Some of the most misused Bible verses

I am a preacher. I am a student of preaching. My mind is trained to not only glean spiritual nourishment from the sermons and teachings I hear, but also to filter out bad theology.

Every now and them I hear seemingly ‘innocent’ messages where a pastor/teacher will misuse a verse of scripture to justify a principle (usually a good one) he or she is teaching.

Occasionally it happens out of ignorance because the speaker simply didn’t properly understand the meaning of a passage. But, most often I hear these verses misused by seasoned veterans who should know better.
What’s the big deal? Well, first off – God’s word should never be prostituted or misused for any reason. Second, It’s Hypocritical. In the circles that I grew up in (Biblical Fundamentalists) there was a fierce cry against Liberal theologians and church leaders who misused scripture for their agenda – what makes the fundamentalist above the rules?
So, what are some of the most “Used out of context” verses in the Bible? Here is a short list and a more accurate interpretation. (IMHO of course)

5.) Proverbs 22:28
“Remove not the ancient landmark, which thy fathers have set.”

This is a favorite verse of very conservative fundamentalists. They use it to preach a theology of not changing. Use the old music, the old KJV Bible, wear the dresses ladies etc.

If you were preaching that verse with that interpretation 2,000 years ago people would look at you like you’re an idiot. Why? Because the verse teaches you not to steal your neighbor’s property. That’s it. They didn’t have a courthouse with drawings and property appraisers and records. They used landmarks. To steal land, you simply moved the landmarks – thus, “Remove not the ancient landmarks.”

Funny thing: All the Landmark Baptist churches out there have a name that means: Don’t steal land.

4.) Revelation 3:20
“Here I am! I stand at the door and knock. If anyone hears my voice and opens the door, I will come in and eat with him, and he with me.”

This verse is used often as a plea to unsaved people to ask Jesus into their hearts for salvation. Problem: The people it was written to were saved, believers. The verse is referring to the fellowship God wants to have with his children.

3.) Philippians 4:19
“And my God will meet all your needs according to his glorious riches in Christ Jesus.”

Oh, we’ve all heard sermons on how God will meet all of our needs. But, that isn’t taught in this verse. Paul says specifically to the Philippian congregation that God will meet their needs because they have met the needs of others, namely him on his missionary journeys. So, the actual Biblical principle is this: God meets the needs of those who meet the needs of others.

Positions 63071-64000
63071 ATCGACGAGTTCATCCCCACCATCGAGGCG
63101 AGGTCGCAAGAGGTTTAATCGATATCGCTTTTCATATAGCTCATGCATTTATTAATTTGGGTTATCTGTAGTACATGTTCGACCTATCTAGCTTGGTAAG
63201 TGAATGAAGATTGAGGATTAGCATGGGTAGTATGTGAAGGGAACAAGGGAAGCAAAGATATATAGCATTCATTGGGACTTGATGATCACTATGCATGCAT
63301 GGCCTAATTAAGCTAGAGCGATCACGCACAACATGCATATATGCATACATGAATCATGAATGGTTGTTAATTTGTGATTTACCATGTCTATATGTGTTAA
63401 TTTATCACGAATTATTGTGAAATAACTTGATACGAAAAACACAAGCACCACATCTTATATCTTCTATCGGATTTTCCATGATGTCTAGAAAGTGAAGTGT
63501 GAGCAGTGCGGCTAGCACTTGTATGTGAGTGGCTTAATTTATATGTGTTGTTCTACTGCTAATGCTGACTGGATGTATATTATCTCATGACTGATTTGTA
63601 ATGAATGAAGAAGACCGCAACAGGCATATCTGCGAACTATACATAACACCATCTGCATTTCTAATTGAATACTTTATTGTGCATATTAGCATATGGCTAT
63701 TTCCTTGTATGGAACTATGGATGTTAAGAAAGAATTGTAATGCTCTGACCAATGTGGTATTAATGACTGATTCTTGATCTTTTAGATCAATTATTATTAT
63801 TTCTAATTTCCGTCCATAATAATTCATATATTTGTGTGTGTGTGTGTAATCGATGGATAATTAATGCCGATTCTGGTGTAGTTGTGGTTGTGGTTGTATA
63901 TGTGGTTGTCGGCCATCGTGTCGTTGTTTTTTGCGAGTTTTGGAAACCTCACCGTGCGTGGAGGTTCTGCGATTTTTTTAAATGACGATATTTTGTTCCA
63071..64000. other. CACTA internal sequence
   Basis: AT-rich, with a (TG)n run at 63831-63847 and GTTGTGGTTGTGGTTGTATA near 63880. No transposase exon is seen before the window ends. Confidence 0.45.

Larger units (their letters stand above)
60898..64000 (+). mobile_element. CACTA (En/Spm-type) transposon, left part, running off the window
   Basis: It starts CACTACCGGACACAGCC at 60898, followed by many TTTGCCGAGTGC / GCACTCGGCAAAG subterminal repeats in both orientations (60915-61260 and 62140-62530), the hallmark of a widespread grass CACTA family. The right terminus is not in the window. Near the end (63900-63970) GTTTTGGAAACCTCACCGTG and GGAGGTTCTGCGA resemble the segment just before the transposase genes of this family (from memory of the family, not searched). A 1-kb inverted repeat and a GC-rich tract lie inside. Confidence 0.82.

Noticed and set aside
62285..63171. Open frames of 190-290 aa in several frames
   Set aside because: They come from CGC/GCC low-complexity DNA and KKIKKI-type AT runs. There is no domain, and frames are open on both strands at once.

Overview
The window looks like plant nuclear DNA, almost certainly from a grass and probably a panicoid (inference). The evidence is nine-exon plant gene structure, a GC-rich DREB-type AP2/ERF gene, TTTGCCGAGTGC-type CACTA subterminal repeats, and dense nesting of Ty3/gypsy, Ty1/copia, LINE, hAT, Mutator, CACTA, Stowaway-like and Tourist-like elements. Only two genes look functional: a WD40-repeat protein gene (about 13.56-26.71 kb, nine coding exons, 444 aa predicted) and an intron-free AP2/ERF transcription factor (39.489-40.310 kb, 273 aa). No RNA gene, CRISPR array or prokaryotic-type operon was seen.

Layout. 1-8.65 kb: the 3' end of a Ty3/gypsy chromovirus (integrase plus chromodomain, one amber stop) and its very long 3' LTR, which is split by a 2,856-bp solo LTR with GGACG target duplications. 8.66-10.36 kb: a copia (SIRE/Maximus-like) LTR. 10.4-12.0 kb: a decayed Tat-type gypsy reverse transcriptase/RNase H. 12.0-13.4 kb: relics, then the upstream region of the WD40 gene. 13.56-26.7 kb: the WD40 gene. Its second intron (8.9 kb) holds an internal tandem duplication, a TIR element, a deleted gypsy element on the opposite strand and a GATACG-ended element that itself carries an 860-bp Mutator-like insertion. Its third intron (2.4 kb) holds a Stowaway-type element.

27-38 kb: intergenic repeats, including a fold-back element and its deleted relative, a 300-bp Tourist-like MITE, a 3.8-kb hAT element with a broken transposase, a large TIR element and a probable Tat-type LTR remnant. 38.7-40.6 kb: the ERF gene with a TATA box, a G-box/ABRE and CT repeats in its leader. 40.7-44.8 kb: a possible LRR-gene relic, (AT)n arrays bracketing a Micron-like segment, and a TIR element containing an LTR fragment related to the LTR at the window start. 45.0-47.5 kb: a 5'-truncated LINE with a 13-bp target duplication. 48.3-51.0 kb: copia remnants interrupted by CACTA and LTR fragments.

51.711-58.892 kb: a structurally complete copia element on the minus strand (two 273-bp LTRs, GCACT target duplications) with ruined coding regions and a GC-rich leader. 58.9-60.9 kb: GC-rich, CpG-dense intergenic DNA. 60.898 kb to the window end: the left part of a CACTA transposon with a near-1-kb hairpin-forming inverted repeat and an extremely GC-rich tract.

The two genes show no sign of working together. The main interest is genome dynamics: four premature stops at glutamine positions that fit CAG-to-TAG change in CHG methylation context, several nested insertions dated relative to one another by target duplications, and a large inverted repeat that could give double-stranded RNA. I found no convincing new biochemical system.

2.) Matthew 7:1
“Judge not, that ye be not judged.”

This is quoted with the same frequency of John 3:16. It is does not teach us not to judge others, however. It is proclaimed to Pharisees who are being judgmental towards minor offences, while they are exceedingly wicked in their own right. In all actuality Jesus says in the same chapter (verse 15-20) to judge, or discern between the ‘pearl’ and the ‘swine’ – between true believers and false prophets.

AND, the # 1 most abused scripture:
Proverbs 29:18 “Where there is no vision, the people perish: but he that keepeth the law, happy is he.”

The verse is the classic campaign, building project, goal setting, mission launching verse of the Bible. BUT it has absolutely NOTHING to do with ‘vision’ as it refers to organizational leadership or goal setting. It has everything to do with Biblical Revelation (400 years ago English readers would have understood ‘vision’ to refer to Biblical visions – aka revelations). Read the verse in ANY other modern translation and you will know why it is ONLY quoted from the King James Version. I.E.: “Where there is no revelation, the people cast off restraint; but blessed is he who keeps the law.”- NIV

I heard this one misused just this past weekend.

Well there you have it, feel free to debate.

– Brad

3 thoughts on “Some of the most misused Bible verses

  1. WHat about turning the other cheek, etc.. Does this mean that I am not suppose to defend myslef if my brother was to brutally attack me or some stranger was to punch me? Just curious. I have never understood it completely..

  2. Obviously this is a case of over literalization. Jesus was teaching a community that was enslaved to the roman empire to do more than what was expected. To give your coat when your shirt is requested, to go 2 miles, when required to go 1. In the case of turning the other cheek – it doesn’t teach us to accept abuse, but rather to hold back – show temperance, long suffering.Ofcourse if you were brutally attacked by your older brother there is nothing you could do about it anyway!

  3. You are right on your misused verses, especially the last one. “Where there is no vision, the people perish!”

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